Watch GeoEye and DigitalGlobe Stock Go Up

by Matt Ball on November 12, 2007

The revealing and detailed New York Times story, “Failure to Launch: In Death of Spy Satellite Program, Lofty Plans and Unrealistic Bids,” will likely mean a boost in confidence for commercial satellite imagery companies. The story reveals that the Future Imagery Architecture program, that went to Boeing instead of incumbent Lockheed Martin, wasted more than $10 Billion dollars of government money before it was ultimately scrapped.

The story details the failures of both the contractor and government overseers in a project with ambitious technological goals, a constrained budget and short time table.

Boeing received the $4 Billion contract award in 1998, and by the time the project was scrapped in Sept. 2005, the cost estimates had reached $18 Billion.

Among the failure points mentioned in the article are:

  • Input from numerous intelligence and military services on satellite sensor design that resulted in technical specifications that could not be built
  • A new government policy of shifting control of big military projects to contractors
  • A brain drain of talented young engineers who don’t see space technology as a top-tier career choice
  • The governments proclivity to award space contracts to new bidders, who write more creative proposals without the backing of experience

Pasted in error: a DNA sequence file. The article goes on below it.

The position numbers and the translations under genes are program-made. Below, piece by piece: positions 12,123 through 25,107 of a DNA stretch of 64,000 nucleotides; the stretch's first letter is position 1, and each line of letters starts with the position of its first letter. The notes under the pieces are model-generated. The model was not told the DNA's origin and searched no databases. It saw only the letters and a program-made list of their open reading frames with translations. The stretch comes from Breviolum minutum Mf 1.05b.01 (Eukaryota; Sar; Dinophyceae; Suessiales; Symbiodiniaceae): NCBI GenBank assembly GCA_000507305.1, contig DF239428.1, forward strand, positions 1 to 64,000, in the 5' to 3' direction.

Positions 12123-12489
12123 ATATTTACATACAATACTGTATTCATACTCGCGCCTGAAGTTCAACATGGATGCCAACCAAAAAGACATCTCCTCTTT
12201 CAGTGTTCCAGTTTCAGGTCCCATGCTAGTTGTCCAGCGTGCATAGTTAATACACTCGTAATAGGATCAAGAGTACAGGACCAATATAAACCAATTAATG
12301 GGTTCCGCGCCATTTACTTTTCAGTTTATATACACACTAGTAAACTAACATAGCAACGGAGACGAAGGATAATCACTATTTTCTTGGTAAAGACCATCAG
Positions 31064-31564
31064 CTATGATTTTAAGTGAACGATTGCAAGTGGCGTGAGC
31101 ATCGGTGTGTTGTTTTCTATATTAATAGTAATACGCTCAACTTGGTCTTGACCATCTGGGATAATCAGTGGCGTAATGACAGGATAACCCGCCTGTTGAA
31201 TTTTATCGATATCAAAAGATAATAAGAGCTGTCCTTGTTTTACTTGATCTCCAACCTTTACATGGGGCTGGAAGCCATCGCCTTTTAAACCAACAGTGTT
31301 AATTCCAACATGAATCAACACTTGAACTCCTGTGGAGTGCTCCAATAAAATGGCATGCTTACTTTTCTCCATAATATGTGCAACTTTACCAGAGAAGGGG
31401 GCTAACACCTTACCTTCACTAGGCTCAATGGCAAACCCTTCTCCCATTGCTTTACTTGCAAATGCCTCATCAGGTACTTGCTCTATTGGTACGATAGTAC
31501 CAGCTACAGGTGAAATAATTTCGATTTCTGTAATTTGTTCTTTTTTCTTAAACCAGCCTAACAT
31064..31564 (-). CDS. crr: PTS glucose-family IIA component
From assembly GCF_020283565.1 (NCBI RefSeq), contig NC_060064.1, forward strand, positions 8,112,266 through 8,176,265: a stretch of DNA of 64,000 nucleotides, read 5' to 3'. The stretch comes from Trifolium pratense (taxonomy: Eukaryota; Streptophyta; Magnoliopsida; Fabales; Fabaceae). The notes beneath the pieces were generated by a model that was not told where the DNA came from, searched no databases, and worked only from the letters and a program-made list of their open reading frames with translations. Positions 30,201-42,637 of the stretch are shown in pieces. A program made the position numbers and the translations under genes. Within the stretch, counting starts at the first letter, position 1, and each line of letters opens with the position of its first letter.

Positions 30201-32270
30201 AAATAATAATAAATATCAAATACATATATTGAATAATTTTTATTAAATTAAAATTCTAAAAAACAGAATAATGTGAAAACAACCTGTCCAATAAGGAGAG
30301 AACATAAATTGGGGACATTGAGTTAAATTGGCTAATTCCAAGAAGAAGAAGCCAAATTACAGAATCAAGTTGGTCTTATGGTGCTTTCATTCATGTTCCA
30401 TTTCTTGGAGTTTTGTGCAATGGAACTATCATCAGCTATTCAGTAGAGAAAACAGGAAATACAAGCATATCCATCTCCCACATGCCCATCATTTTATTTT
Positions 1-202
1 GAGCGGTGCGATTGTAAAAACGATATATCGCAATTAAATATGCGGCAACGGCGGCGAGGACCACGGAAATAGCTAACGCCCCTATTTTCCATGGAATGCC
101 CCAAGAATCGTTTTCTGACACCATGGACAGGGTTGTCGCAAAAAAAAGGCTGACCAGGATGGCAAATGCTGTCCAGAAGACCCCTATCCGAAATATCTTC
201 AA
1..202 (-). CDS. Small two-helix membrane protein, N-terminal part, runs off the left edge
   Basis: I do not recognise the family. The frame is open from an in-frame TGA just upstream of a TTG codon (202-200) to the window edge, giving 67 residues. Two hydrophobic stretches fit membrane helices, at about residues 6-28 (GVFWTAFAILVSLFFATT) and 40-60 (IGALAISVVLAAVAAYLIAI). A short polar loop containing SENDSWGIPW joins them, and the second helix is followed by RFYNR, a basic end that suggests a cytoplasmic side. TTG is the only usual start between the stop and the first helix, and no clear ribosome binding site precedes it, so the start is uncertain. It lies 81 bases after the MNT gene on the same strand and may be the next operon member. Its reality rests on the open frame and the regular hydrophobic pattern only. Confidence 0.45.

• Underfunding of the project, coupled with tight oversight on spending
  • A number of substandard parts delivered by subcontractors

To date the U.S. governments space-based imagery satellite constellations stand on shaky ground. Lockheed Martin has been tasked with delivering an updated photo satellite with delivery slated for 2009. Last year a prototype Lockheed satellite reached orbit, but failed to communicate with ground control, rendering it useless.

The recent success of DigitalGlobe’s WorldView-1 satellite, and the coming launch of the GeoEye-1 satellite, speak volumes about the capabilities and performance of the commercial remote-sensing industry. When space imagery is a commercial and public enterprise, cost overruns and unrealistic technology requirements are not an option.

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